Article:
Suppose you are given a situation where you have to produce some output which depends on various arguments(flags) that the user provides.

For ex, lets say you are given a number and you are asked to do some tests on it:

- Is the number postive?
- Is the magnitude(number) odd?
- Is the magnitude(number) prime?

You are also asked to save all the test results in memory so that you can pass it to other functions if required.

A simple implementation would be:

```
#include <stdio.h>
// fill in the code
int checkPos(int x){ };
int checkOdd(int x){ };
int checkPrime(int x){ };
int main(void) {
int isPos, isOdd, isPrime;
int x;
printf("Enter a number: ");
scanf("%d", &x);
isPos = checkPos(x);
isOdd = checkOdd(x);
isPrime = checkPrime(x);
}
```

So here, we have saved the answer to each result in 3 int variables. So basically, it takes up 12 bytes(96 bits) just to store 3 results. It has a large memory footprint and there is actually a better way to acheive the same result by utilising individual bits of an integer variable to represent the result.

We can make a 8 bit unsigned int (`uint8_t`

) and utilise each individual bit of that
integer to store a binary result(Notice that the answer to all the questions is binary Yes/No).

```
#include <stdio.h>
// fill in the code
int checkPos(int x){ };
int checkOdd(int x){ };
int checkPrime(int x){ };
int main(void) {
uint8_t flags = 0;
int x;
printf("Enter a number: ");
scanf("%d", &x);
}
```

Here, bitwise representation of `flags`

is just : `00000000`

We can use the 3 right most bits to store the result of the questions.
For example, if `x`

is postive and odd but not prime, then `flag`

should be:

`00000011`

last bit: isPositive?

second last bit: isOdd?

third last bit: isPrime?

The methods that we will be using to change individual bits of `flags`

is called
Bitmasking.

Lets see some common Bitmask operations:

### 1. Turning ON bits

To turn on a bit in any particular location is basically changing that bit value to 1.
We will use the bitwise `OR`

for that.

In the above case, since `x`

is postive, we need to turn of the last bit.
Take the bitwise `OR`

of `flags`

and a number whose last bit is 1 and all other bits are 0.

```
flags = flags | (1<<0)
```

So here,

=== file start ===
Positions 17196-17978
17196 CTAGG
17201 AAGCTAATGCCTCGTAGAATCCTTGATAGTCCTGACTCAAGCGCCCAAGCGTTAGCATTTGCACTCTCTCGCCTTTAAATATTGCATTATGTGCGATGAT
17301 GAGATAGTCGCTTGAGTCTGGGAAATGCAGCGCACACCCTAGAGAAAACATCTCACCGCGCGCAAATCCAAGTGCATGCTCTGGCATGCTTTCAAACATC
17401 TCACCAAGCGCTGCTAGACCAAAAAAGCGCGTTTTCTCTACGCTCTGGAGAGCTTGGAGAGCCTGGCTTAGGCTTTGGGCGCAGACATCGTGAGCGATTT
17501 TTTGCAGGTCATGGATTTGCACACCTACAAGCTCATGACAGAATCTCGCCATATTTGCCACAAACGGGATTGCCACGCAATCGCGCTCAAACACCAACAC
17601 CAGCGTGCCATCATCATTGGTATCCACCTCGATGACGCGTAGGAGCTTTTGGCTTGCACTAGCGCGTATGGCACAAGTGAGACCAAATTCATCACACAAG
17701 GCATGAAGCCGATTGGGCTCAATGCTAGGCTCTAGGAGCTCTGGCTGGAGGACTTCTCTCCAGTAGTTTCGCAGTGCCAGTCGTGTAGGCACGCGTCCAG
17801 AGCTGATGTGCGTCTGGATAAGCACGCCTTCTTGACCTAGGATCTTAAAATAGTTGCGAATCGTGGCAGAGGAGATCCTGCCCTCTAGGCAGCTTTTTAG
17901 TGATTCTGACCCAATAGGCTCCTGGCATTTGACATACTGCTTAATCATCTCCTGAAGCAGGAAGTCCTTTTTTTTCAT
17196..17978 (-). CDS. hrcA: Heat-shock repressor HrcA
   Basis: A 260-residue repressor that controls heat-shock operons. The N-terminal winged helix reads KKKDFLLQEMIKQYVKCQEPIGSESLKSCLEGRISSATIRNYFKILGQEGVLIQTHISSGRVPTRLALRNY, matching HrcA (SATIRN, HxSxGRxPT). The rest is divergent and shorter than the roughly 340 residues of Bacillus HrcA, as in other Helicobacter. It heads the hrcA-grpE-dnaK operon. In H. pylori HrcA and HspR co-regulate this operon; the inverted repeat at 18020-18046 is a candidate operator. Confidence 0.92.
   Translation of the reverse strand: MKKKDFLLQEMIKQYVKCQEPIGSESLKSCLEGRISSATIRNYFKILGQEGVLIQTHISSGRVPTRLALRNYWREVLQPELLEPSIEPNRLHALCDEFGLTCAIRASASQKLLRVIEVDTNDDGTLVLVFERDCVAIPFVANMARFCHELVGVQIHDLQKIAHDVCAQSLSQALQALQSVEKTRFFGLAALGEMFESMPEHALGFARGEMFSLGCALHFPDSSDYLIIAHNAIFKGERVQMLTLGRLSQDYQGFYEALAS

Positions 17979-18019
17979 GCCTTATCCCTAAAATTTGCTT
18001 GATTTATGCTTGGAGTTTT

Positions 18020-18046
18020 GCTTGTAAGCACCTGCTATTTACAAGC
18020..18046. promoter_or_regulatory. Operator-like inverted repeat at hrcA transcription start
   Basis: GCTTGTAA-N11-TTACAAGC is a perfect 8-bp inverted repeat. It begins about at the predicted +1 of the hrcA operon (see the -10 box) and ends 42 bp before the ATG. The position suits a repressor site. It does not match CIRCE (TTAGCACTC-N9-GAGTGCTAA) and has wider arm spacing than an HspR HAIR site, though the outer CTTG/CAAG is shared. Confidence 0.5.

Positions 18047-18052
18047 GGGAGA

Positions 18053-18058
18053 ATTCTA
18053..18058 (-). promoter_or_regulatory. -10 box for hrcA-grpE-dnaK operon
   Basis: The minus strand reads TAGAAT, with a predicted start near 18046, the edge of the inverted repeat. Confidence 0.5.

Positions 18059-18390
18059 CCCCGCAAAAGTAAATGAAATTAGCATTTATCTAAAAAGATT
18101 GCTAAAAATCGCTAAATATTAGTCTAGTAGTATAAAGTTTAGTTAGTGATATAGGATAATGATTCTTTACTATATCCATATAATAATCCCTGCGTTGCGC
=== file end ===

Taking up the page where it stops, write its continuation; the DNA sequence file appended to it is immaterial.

```
flags --> 00000000
(1<<0)--> 00000001
========================== OR
flags --> 00000001
```

Similarly, for turning on the second last bit:

```
flags = flags | (1<<1)
```

So here,

```
flags --> 00000000
(1<<1)--> 00000010
========================== OR
flags --> 00000010
```

We can also turn on multiple bits at the same time:

```
flags = flags | (1<<0) | (1<<1)
```

```
flags --> 00000000
(1<<0)--> 00000001
(1<<1)--> 00000010
========================== OR
flags --> 00000011
```

### 2. Turning OFF bits

We can turn off bits, by using the bitwise `AND`

and `~`

(bitwise complement) operators.

Suppose, the current state of `flags`

is `00000011`

and we want to turn off
the second last bit.

```
flags = flags & ~(1<<1)
```

```
flags --> 00000011
~(1<<1)--> 11111101
========================== AND
flags --> 00000001
```

### 3. Toggling bits

Toggling bits basically means to toggle(inverse) the state of a particular bit. If the bit is ON, turn it OFF and vice versa.

It can be acheived by using the `XOR`

operator.

Suppose we want to toggle the second last bit of `00000011`

```
flags = flags ^ (1<<1)
```

```
flags --> 00000011
(1<<1)--> 00000010
========================== XOR
flags --> 00000001
```

Now, lets toggle the third last bit:

```
flags = flags ^ (1<<2)
```

```
flags --> 00000001
(1<<2)--> 00000100
========================== XOR
flags --> 00000101
```

### 4. Querying the status of bits.

Now that we know how to mask individual bits, its also important to know how to actually query the state of bit in a particular location.

We use the `AND`

operator for this. Lets say our flag is `00000111`

We need to know the state of third last bit.

```
query = flags & (1<<2)
```

```
flags --> 00000111
(1<<2)--> 00000100
========================== AND
query --> 00000100
```

By comparing `query`

with `(1<<2)`

, we can know the state:

```
if (query == (1<<2)){
// third last bit is ON.
}
```

Using all the above bitmasking functions, we can write a cleaner code with less memory footprint. Our original code would look like:

```
#include <stdio.h>
#include <stdint.h>
#define ISPOS (1<<0)
#define ISODD (1<<1)
#define ISPRIME (1<<2)
// fill in the code such
// that each function returns
// corresponding macro.
int checkPos(int x){
if (x > 0)
return ISPOS;
else
return 0;
};
int checkOdd(int x){ };
int checkPrime(int x){ };
int main(void) {
uint8_t flags = 0;
int x;
printf("Enter a number: ");
scanf("%d", &x);
flags |= checkPos(x) | checkOdd(x) | checkPrime(x);
}
```